For all its economic growth, income inequality and poverty are top election issues as Lithuanians vote on Sunday (12 May) for a new president in round one of a tight race in the Baltic eurozone state.
Nine candidates are vying to replace two-term independent incumbent Dalia Grybauskaite, but surveys show that only three stand any real chance of making it to the expected 26 May run-off coinciding with European parliament elections.
Top contenders include centre-left Prime Minister Saulius Skvernelis, conservative-backed ex-finance minister Ingrida Simonyte and independent economist Gitanas Nauseda.
The main centre-right contender, Simonyte is popular among wealthy, educated urban voters while the populist accents of Skvernelis’s campaign resonate with the rural poor.
Nauseda is offering a catch-all option across the rich-poor divide in the formerly Soviet-ruled country of 2.8 million people battling sharp population decline.
“Citizens are thirsty for social justice and seek a candidate who can bridge existing social polarisation,” Donatas Puslys, an analyst at the Vilnius Policy Analysis Institute, told AFP.
All candidates strongly support EU and NATO membership as bulwarks to deter neighbouring Russia.
Vilnius has been among the most vocal critics of Moscow’s 2014 military intervention in Ukraine. Unlike other eastern EU members, it has avoided major confrontations with Brussels.
Phenomenal annual wage growth — approximately 10% — in recent years has raised the average gross salary to €970.
But poverty and income inequality remain among the highest in the EU, largely due to weak progressive taxation.
Brussels has urged Vilnius to use strong economic growth exceeding three percent to broaden its tax base and spend more on social policy.
A technocrat who has warned against deepening inequality and the rural-urban divide, Simonyte has vowed to reduce it by stoking economic growth.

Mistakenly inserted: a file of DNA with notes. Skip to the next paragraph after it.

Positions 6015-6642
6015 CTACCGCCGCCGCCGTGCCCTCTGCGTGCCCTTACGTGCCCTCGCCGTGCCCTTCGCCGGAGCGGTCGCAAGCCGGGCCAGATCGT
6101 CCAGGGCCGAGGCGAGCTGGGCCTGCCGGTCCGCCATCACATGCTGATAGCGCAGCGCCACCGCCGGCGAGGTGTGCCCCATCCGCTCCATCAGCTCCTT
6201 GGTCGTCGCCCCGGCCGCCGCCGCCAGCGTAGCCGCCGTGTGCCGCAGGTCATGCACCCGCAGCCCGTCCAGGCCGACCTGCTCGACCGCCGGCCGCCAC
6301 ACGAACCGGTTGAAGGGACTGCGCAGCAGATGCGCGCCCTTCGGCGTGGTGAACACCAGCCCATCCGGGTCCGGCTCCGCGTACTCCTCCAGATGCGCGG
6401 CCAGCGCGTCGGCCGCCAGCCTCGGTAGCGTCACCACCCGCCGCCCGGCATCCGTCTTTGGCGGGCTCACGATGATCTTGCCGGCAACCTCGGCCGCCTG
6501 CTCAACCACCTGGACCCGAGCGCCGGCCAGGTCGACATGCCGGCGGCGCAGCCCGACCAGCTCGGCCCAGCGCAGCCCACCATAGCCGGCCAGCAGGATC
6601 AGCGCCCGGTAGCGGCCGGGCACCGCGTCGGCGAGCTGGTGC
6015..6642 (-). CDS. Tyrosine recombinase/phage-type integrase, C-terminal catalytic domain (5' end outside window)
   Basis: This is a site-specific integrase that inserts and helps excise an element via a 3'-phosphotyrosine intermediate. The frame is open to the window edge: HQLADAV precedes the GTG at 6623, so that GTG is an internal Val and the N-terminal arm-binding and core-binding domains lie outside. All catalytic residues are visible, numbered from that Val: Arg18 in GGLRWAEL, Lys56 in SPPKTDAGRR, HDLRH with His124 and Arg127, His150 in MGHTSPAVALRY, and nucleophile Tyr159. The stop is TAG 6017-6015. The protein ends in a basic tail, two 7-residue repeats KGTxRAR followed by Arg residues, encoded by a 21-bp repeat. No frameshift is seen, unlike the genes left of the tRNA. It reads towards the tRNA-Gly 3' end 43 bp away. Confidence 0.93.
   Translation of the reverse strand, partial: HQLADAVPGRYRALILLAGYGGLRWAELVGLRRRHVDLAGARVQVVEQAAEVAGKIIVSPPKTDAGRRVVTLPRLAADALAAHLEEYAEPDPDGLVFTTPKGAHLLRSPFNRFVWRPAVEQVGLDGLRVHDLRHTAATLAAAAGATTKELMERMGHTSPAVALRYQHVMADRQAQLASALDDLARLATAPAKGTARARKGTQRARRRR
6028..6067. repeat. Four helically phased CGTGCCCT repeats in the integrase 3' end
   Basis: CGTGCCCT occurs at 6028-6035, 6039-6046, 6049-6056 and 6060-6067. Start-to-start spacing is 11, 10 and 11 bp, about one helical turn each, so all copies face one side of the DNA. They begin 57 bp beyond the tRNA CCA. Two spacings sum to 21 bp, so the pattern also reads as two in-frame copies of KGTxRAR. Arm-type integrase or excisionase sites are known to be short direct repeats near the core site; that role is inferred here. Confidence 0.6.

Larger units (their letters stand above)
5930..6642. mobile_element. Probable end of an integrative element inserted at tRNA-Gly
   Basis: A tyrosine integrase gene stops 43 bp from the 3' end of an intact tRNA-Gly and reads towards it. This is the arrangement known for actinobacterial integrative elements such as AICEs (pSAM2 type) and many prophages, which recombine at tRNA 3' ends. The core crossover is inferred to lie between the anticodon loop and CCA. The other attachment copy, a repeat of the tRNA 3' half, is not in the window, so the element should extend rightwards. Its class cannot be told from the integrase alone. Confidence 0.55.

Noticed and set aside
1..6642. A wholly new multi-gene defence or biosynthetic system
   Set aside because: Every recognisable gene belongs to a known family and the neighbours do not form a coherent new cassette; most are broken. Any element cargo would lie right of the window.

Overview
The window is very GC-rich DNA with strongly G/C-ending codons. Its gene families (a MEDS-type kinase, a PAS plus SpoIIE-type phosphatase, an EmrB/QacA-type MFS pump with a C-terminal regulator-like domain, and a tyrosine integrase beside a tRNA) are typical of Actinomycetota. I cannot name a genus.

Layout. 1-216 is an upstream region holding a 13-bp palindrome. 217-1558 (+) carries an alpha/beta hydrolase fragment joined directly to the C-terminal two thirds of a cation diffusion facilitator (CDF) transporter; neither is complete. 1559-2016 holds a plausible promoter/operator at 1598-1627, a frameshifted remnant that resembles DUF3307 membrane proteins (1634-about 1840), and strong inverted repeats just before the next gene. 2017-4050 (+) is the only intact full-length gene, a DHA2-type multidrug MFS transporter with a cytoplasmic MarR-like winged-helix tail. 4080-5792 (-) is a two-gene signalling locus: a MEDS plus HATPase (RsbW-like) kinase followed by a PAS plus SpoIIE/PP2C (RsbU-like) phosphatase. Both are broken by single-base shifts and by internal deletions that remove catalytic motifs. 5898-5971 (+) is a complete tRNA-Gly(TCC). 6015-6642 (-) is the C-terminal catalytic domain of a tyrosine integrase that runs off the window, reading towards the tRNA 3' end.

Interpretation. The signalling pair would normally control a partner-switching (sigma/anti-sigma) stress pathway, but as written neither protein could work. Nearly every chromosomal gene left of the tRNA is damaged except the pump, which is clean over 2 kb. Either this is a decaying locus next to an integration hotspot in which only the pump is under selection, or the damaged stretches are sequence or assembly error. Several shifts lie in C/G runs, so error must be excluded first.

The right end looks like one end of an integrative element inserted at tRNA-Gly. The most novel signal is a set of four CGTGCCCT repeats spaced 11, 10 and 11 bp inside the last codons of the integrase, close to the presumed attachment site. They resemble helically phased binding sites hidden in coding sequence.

“We can’t isolate Vilnius from the rest of Lithuania,” she told supporters at a rally in the capital wrapping up her campaign this week.
The most socially liberal candidate, Simonyte also criticised populists who “suggest fast and simple but misleading solutions”.
“I like the way she talks. I don’t expect major changes, but I do believe we’ll stay focused on Western Europe,” Erika Balciukone, a 30-year-old Vilnius resident working in IT, told AFP.
Skvernelis, a straight-shooting former police chief, is courting disgruntled Lithuanians living in poorer rural areas.
The sometimes impetuous 48-year-old who labelled his rivals “elitist”, has vowed to fight corruption and continue generous spending “to reduce social exclusion and support families.”
Made PM by the governing Farmers and Green Union after the 2016 general elections, Skvernelis hinted he may quit office if he fails to enter round two.
“During his term, my pension increased by 100 euros,” supporter Valentina Isacenko, 76, told AFP at a Skvernelis rally in the eastern town of Sirvintos. The average pension stands at €360 per month.
Known for financial acumen, Nauseda vows to build a “welfare state” and urges greater social dialogue.
A 54-year-old former banking adviser running as an independent, he has fans among voters seeking an impartial president above political feuding.
He insists “there are no backseat drivers” steering him and that his independence means he can “balance different interests” to seek consensus.
Vilnius University analyst Kestutis Girnius described Nauseda as “moderate and measured on almost all issues, perhaps too finely so, leading to doubts about what he really believes.”
But Ricardas Makuska, a Vilnius chemistry professor, told AFP that Nauseda “invites different social groups to seek common ground, stop arguing or seek extremities… this is needed.”
Known for strong resolve during her two consecutive terms, outgoing President Grybauskaite is mentioned as a contender for the next president of the European Council.
Lithuanian presidents are in charge of foreign policy and hold a seat at EU summits. They also appoint ministers, judges, the military chief and the head of the central bank, but must often seek approval from parliament or the prime minister.
EU health commissioner Vytenis Andriukaitis, who is a social democrat, and nationalist philosopher Arvydas Juozaitis could also finish among the top five, recent opinion polls suggest.